THE LAST GUARDIAN
One of The Last Guardian’s development team is watching us play, and laughing nervously. “He’s a fickle beast,” he says, referring to Trico, the cat-faced, birdwinged companion to your sandal-wearing boy in Fumito Ueda’s third game. The boy needs Trico to grip a chain with its teeth and pull on it to hoist the gate open so he can push a barrel into place. Trico, however, is staying put, and no amount of cajoling or hopping madly on the spot can make it budge. Never work with children or animals, so the maxim goes. After nine years in development and now a further delay that pushes the game’s release back another few months, it’s one that Ueda and his team may wish they’d heeded. While Trico’s behaving, it’s a lovable portable platform. While Trico’s misbehaving, it’s a bug given form.
The main problem that’s plagued the dev team is clearly that evergreen issue of companion AI, scourge of so many games, from Levine’s BioShock Infinite to Spielberg’s
LMNO. Trico simply doesn’t always do the things you need it to, and while you’re able to point and beckon in a frantic effort to make it understand what you need it to do, it has its own agenda. Then, more immediate control issues remain as you try to steer the boy up chains and across ledges against the camera’s disorienting tugs and lurches.
In the context of a carefully staged trailer, make no mistake: The Last Guardian mesmerises. But in the hands, the outcome of those dramatic leaps into thin air, when Trico cinematically swoops in to catch you on a lolling tail, is far less certain. Too often you need to stand in exactly the right spot to trigger the necessary sequence. In this way the flexible, dynamic feel of the game’s predecessors is lost. Ueda borrows The Sands
Of Time’s trick of having the protagonist lightly narrate the action from the reminiscing stance of old age. But there’s no equivalent of that game’s ingenious “No, no, no, that’s not what happened” – perhaps because it would need to be uttered too frequently.
Not that the boy is a weakling. He can survive a crunchy 30ft fall onto cobblestones and still limp away. The penalty for such an error (regardless of whether it was yours or one forced by the rogueish camera) is a minute or so’s sluggishness. Lean a hand on Trico’s leg to take a few deep breaths and, as in The Getaway, you’ll more quickly return to full health. It’s a concession that helps soften the considerable blows to your patience, but still, controlling your character shouldn’t be this difficult. While The Last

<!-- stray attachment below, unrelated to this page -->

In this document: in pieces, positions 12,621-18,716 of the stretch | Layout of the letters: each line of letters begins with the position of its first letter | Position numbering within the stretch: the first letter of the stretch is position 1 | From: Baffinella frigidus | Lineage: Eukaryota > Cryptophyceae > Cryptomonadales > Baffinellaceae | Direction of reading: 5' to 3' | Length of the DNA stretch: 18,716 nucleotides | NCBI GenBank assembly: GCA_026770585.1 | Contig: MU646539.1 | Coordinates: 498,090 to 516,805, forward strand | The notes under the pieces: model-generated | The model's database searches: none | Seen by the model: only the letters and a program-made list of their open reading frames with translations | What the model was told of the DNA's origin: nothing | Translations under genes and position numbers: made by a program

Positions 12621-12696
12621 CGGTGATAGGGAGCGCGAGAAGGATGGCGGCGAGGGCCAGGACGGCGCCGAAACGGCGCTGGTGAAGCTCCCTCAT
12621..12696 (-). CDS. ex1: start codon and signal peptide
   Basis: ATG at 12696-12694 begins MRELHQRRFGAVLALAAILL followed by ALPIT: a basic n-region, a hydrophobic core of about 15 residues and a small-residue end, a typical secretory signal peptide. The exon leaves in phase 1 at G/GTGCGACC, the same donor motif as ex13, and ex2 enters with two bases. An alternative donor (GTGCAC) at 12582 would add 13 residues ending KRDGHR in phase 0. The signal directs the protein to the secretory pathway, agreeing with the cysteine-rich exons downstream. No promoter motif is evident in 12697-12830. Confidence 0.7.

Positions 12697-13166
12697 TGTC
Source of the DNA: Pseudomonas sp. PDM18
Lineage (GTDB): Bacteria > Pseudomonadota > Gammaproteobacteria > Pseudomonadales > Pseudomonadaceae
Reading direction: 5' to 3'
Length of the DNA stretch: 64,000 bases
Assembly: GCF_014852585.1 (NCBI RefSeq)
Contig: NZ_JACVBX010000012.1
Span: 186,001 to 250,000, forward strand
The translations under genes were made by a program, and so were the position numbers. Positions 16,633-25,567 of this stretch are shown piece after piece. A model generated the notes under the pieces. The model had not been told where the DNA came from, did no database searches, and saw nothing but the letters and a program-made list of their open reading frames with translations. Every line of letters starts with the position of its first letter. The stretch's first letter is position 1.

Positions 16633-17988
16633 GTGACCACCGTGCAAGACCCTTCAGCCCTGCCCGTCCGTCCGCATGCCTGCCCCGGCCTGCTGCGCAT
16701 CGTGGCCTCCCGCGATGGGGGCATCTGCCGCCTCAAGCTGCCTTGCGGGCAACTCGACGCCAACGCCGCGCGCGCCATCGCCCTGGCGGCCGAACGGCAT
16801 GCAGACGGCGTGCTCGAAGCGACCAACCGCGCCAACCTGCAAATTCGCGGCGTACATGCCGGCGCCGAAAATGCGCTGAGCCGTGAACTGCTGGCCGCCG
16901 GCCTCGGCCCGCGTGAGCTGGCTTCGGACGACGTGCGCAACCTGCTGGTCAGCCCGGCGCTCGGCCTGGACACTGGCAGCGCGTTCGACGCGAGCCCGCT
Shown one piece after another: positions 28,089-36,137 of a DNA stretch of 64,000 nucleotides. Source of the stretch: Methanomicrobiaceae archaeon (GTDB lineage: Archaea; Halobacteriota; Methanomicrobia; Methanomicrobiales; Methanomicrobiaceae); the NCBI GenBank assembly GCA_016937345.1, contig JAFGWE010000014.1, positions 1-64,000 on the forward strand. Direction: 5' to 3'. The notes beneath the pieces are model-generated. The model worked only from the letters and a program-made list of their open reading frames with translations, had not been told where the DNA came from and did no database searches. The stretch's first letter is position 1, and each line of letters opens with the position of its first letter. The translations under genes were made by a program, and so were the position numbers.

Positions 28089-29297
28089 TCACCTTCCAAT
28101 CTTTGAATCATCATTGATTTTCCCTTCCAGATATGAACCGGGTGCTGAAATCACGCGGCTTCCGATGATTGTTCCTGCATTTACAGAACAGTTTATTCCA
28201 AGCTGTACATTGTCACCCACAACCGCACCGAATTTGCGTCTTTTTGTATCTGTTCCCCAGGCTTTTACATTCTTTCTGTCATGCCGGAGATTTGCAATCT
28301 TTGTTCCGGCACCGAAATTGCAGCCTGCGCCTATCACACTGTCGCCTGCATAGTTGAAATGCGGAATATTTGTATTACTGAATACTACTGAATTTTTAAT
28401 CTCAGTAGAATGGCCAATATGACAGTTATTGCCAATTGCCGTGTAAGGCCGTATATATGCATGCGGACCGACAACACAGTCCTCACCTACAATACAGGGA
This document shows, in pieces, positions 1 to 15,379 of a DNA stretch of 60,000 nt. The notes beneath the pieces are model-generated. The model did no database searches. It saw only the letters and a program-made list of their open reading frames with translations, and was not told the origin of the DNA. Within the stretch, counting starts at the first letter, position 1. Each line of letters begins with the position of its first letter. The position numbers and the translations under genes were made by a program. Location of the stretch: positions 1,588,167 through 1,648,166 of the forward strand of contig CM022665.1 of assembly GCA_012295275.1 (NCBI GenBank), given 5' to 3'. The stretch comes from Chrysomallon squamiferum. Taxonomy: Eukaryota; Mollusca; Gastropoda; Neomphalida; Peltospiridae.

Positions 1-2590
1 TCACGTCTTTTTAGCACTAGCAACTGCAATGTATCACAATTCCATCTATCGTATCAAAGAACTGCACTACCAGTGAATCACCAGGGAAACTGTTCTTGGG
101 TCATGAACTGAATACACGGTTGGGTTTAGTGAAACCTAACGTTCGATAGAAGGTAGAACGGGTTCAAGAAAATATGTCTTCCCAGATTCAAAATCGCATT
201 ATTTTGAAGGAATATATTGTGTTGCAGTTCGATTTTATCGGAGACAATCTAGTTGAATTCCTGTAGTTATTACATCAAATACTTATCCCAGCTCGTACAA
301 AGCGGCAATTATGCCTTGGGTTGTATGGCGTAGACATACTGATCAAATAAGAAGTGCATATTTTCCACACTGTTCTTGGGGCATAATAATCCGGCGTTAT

Guardian is arguably tackling a number of new challenges in game design and development, manoeuvring a character through 3D space is not one of them. It shouldn’t be this hard. The mannerly, washed-out art style that defined Ico and Shadow Of The Colossus is continued here, but objects’ jagged edges betray the game’s origins in another era. Shades of those earlier games can be seen, not only in the environment, which shares their sense of ruined historic grandeur, but also in the feel. You can clamber up Trico’s back with great fistfuls of fur as if climbing one of
Shadow’s giants. And, just as you collaborated with Yorda to make your way along Ico’s craggy ramparts, so Trico proves an essential key to unlock many of the game’s doors. As well as lifting gates, you’ll need it to stand in precise positions while dangling its tail down to provide an impromptu rope, or to leap onto the rafters as you cling to its back. Yorda was more of a passive companion, one who could, crucially, be led by the hand. Trico’s involvement is, by contrast, critical, an adjective that mixes poorly with fickleness.
Still, when it’s not disobeying orders, Trico can be a tremendous asset, even in its passive state, often pawing at key items to offer a clue as to what to do next. There is so much here to love, and yet so much of that ambience and characterisation is being undermined by the game’s troubling issues. Little wonder that the team asked for just a few more months. Like the boy toeing a cliff ledge, weighing up whether he’s going to make the jump, at this stage even falling slightly short might prove terminal.
Trico’s involvement is critical, an adjective that mixes poorly with fickleness